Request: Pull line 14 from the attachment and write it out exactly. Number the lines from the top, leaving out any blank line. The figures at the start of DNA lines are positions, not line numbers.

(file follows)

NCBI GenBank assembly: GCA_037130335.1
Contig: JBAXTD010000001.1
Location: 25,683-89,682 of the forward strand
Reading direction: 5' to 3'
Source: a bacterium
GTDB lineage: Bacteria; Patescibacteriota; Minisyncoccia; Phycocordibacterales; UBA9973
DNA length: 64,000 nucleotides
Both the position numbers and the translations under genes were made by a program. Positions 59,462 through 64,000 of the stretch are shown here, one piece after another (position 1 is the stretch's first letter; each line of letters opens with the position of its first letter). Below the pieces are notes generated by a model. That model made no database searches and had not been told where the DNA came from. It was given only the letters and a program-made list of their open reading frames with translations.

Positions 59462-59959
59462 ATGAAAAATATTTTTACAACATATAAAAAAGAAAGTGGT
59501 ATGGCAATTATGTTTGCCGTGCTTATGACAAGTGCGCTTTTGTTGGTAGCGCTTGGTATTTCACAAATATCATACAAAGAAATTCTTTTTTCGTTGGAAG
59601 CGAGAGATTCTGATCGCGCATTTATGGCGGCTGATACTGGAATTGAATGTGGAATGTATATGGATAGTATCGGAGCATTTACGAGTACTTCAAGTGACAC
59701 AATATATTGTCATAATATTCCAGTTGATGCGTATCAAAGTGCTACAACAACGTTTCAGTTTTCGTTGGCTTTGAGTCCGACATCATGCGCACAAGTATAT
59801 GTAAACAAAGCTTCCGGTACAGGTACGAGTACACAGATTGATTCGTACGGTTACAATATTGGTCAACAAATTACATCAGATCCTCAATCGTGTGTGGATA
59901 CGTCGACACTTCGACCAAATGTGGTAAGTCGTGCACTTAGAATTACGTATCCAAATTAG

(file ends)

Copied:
59801 GTAAACAAAGCTTCCGGTACAGGTACGAGTACACAGATTGATTCGTACGGTTACAATATTGGTCAACAAATTACATCAGATCCTCAATCGTGTGTGGATA